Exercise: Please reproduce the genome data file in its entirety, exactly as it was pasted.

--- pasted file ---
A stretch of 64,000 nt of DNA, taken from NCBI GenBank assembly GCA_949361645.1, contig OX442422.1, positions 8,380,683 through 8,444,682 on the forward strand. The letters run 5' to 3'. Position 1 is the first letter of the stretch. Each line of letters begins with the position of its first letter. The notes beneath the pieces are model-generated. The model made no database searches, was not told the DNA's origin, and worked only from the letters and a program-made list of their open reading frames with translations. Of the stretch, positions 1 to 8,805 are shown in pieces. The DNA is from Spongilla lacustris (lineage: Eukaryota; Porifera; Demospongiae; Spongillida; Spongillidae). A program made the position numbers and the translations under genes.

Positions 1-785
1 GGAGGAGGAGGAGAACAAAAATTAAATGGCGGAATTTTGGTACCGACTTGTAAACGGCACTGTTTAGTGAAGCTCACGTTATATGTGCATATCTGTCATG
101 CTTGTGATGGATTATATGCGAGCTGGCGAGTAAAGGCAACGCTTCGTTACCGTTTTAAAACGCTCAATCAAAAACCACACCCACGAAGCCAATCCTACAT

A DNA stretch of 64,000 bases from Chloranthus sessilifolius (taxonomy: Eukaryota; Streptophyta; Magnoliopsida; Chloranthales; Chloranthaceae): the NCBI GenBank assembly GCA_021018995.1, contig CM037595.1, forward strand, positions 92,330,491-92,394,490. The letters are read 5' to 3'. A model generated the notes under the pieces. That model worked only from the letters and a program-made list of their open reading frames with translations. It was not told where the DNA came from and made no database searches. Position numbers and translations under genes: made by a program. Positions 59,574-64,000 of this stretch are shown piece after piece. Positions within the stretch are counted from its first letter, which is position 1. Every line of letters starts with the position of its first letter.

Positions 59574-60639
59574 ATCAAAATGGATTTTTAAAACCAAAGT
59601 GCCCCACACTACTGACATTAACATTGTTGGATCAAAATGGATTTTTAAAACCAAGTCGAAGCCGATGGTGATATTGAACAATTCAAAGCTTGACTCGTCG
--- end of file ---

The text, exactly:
A stretch of 64,000 nt of DNA, taken from NCBI GenBank assembly GCA_949361645.1, contig OX442422.1, positions 8,380,683 through 8,444,682 on the forward strand. The letters run 5' to 3'. Position 1 is the first letter of the stretch. Each line of letters begins with the position of its first letter. The notes beneath the pieces are model-generated. The model made no database searches, was not told the DNA's origin, and worked only from the letters and a program-made list of their open reading frames with translations. Of the stretch, positions 1 to 8,805 are shown in pieces. The DNA is from Spongilla lacustris (lineage: Eukaryota; Porifera; Demospongiae; Spongillida; Spongillidae). A program made the position numbers and the translations under genes.

Positions 1-785
1 GGAGGAGGAGGAGAACAAAAATTAAATGGCGGAATTTTGGTACCGACTTGTAAACGGCACTGTTTAGTGAAGCTCACGTTATATGTGCATATCTGTCATG
101 CTTGTGATGGATTATATGCGAGCTGGCGAGTAAAGGCAACGCTTCGTTACCGTTTTAAAACGCTCAATCAAAAACCACACCCACGAAGCCAATCCTACAT

A DNA stretch of 64,000 bases from Chloranthus sessilifolius (taxonomy: Eukaryota; Streptophyta; Magnoliopsida; Chloranthales; Chloranthaceae): the NCBI GenBank assembly GCA_021018995.1, contig CM037595.1, forward strand, positions 92,330,491-92,394,490. The letters are read 5' to 3'. A model generated the notes under the pieces. That model worked only from the letters and a program-made list of their open reading frames with translations. It was not told where the DNA came from and made no database searches. Position numbers and translations under genes: made by a program. Positions 59,574-64,000 of this stretch are shown piece after piece. Positions within the stretch are counted from its first letter, which is position 1. Every line of letters starts with the position of its first letter.

Positions 59574-60639
59574 ATCAAAATGGATTTTTAAAACCAAAGT
59601 GCCCCACACTACTGACATTAACATTGTTGGATCAAAATGGATTTTTAAAACCAAGTCGAAGCCGATGGTGATATTGAACAATTCAAAGCTTGACTCGTCG